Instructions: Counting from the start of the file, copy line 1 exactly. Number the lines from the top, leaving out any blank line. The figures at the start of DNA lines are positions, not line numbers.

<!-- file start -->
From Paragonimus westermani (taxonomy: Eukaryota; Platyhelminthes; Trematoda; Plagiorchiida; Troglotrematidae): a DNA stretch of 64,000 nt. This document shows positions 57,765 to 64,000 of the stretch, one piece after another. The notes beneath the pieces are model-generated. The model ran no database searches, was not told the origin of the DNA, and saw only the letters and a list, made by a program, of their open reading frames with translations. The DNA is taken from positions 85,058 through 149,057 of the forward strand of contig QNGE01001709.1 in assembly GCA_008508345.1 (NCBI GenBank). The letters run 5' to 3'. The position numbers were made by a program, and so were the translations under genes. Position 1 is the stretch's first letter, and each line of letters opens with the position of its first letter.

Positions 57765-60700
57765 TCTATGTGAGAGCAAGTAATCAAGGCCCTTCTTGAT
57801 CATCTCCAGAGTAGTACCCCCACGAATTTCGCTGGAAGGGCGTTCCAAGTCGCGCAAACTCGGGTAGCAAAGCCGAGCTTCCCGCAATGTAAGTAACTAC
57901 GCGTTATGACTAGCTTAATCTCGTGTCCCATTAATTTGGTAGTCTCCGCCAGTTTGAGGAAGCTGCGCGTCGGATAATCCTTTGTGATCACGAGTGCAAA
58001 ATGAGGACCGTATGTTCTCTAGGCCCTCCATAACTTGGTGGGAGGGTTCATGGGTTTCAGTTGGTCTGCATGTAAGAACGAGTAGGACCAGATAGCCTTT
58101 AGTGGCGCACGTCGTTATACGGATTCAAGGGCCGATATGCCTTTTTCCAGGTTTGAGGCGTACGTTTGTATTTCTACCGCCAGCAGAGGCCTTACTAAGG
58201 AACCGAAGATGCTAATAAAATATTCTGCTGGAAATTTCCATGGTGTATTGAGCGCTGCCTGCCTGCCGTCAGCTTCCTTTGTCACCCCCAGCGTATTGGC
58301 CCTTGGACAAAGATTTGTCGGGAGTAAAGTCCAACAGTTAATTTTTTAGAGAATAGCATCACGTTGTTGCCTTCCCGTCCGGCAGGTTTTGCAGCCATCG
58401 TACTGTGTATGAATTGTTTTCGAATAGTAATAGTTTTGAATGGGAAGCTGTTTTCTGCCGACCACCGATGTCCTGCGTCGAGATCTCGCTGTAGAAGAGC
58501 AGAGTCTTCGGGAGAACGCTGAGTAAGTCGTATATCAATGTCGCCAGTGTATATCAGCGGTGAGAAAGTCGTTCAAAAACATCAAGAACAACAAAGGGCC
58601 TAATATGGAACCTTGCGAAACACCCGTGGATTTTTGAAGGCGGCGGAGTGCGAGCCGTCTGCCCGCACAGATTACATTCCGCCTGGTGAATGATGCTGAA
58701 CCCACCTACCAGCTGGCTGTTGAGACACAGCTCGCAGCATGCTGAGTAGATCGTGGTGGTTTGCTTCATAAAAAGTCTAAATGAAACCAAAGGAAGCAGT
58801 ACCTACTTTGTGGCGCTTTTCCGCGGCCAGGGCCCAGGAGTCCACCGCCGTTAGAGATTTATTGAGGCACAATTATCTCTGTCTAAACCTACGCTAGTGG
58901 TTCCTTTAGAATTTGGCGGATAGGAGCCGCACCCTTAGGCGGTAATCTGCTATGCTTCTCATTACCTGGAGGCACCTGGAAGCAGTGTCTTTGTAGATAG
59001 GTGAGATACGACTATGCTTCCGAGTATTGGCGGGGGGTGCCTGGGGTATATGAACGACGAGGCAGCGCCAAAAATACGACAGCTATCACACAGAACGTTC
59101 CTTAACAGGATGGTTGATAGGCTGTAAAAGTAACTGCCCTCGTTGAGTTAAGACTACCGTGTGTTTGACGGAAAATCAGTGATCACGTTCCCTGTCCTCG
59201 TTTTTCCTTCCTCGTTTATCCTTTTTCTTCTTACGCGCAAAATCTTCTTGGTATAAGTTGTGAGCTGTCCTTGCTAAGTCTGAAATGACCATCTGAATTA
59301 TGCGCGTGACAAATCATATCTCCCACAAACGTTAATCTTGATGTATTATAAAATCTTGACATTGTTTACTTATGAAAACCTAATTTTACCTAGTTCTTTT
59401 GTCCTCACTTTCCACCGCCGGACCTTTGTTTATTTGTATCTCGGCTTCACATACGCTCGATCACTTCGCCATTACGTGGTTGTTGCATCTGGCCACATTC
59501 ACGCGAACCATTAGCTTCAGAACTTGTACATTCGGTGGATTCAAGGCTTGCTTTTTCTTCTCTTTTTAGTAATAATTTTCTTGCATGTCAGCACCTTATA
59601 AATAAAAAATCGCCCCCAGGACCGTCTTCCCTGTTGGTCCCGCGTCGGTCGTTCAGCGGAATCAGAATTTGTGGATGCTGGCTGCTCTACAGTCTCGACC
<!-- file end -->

From Paragonimus westermani (taxonomy: Eukaryota; Platyhelminthes; Trematoda; Plagiorchiida; Troglotrematidae): a DNA stretch of 64,000 nt. This document shows positions 57,765 to 64,000 of the stretch, one piece after another. The notes beneath the pieces are model-generated. The model ran no database searches, was not told the origin of the DNA, and saw only the letters and a list, made by a program, of their open reading frames with translations. The DNA is taken from positions 85,058 through 149,057 of the forward strand of contig QNGE01001709.1 in assembly GCA_008508345.1 (NCBI GenBank). The letters run 5' to 3'. The position numbers were made by a program, and so were the translations under genes. Position 1 is the stretch's first letter, and each line of letters opens with the position of its first letter.